Sexually Explicit Picture Not Fighting Words, Rules Colorado Appeals Court

A fourteen-year-old middle school student did not commit disorderly conduct when he drew a picture of an ejaculating penis next to a photo of a classmate, a divided Colorado Court of Appeals has ruled.

The juvenile – known in court papers as R.C. – took a photo of his classmate and then used Snapchat to draw a picture of an ejaculating penis next to his classmate’s mouth. He showed the photo to several other classmates. The targeted classmate told the principal, who then called the police.

The police charged R.C. with disorderly conduct. A trial judge adjudicated R.C. delinquent for violating the disorderly conduct law.

On appeal, R.C. contended that he did not commit disorderly conduct because the photo was a form of protected speech under the First Amendment.

A divided Colorado Court of Appeals ruled in People of State of Colorado, in the Interest of R.C. that R.C. did not commit disorderly conduct, because the statute applies only to fighting words – defined by the U.S. Supreme Court in Chaplinsky v. New Hampshire as words which by their utterance inflict injury or cause an immediate breach of the peace.

Traditionally, fighting words are reserved for direct, face-to-face, profanity-laced tirades. A question in the R.C. case was whether the photograph in question rose to the level of fighting words.

The majority of the Colorado appeals court determined this particular photograph was not fighting words. The majority noted that the display “was not accompanied by any hostile, aggressive, or threatening language or conduct.” The appeals court majority also noted that the targeted classmate did not respond with any violence.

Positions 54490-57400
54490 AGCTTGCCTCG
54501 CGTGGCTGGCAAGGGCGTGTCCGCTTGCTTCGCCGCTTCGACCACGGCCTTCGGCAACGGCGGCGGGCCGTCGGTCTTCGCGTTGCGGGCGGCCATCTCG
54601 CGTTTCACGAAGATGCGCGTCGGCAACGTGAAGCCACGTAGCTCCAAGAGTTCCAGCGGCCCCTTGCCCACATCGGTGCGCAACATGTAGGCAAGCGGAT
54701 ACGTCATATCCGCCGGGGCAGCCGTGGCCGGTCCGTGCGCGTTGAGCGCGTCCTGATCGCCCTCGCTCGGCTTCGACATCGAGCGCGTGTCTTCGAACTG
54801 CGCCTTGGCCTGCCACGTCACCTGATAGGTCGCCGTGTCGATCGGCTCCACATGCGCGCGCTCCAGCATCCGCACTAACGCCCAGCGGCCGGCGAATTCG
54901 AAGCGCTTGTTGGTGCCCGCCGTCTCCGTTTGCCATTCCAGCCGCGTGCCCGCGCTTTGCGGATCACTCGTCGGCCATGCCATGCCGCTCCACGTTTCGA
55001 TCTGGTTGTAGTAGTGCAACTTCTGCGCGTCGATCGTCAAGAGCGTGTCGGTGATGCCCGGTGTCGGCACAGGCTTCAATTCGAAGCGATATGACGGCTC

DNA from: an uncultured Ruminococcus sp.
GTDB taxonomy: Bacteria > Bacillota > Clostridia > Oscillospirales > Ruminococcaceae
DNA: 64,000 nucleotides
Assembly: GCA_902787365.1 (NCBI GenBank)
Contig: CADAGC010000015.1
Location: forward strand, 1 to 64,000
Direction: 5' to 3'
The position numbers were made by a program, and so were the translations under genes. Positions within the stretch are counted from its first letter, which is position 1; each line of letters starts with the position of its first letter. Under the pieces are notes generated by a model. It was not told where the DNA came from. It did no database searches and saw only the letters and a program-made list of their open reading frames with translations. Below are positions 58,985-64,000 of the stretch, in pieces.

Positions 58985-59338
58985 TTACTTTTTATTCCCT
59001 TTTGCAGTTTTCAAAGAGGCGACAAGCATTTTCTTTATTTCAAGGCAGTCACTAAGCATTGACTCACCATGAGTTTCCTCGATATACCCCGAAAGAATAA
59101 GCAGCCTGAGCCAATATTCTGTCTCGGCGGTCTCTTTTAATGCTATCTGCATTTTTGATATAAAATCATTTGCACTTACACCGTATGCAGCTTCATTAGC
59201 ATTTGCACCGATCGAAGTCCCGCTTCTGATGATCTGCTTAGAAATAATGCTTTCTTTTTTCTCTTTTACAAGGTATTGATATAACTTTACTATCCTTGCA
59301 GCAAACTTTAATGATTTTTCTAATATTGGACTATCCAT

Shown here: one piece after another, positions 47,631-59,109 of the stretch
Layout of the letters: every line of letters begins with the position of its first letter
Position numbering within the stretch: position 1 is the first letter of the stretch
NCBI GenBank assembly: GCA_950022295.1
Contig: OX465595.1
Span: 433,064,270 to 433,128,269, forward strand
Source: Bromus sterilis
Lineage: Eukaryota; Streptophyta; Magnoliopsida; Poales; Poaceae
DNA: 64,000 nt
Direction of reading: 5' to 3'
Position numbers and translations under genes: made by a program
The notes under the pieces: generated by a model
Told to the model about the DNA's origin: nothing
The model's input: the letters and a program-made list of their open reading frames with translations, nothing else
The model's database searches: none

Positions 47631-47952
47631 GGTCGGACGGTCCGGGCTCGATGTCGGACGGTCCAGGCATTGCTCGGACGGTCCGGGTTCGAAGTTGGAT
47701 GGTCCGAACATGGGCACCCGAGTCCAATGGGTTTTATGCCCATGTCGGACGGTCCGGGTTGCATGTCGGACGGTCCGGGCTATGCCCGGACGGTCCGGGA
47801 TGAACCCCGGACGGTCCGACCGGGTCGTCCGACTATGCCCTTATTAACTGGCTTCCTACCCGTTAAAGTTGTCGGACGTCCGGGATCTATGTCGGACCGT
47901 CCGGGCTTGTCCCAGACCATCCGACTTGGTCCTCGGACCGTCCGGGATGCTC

The government argued that the photograph was akin to calling another person a “cocksucker.” However, the majority wrote that “more recent cases suggest that ‘cocksucker’ has lost its former incendiary quality.”

Ultimately, the majority reasoned that the photograph – as awful as it was – would not cause an average fourteen-year-old to fly into a violent rage.

The majority noted that the school could punish R.C. for engaging in vulgar and lewd expression under the Supreme Court decision of Bethel Sch. Dist. v. Fraser (1986) and that R.C. arguably could be in violation of an anti-cyberbullying policy.

Judge John Webb dissented, explaining that a photograph can constitute fighting words. He reasoned that the targeted classmate could have reacted with violence and that sexually derogatory words and photos can constitute fighting words.

David L. Hudson, Jr. is the author, co-author, or co-editor of more than 40 books, including: Let The Students Speak: A History of the Fight for Free Expression in American Schools (Beacon Press, 2011), and First Amendment: Freedom of Speech (Thomson Reuters, 2012).

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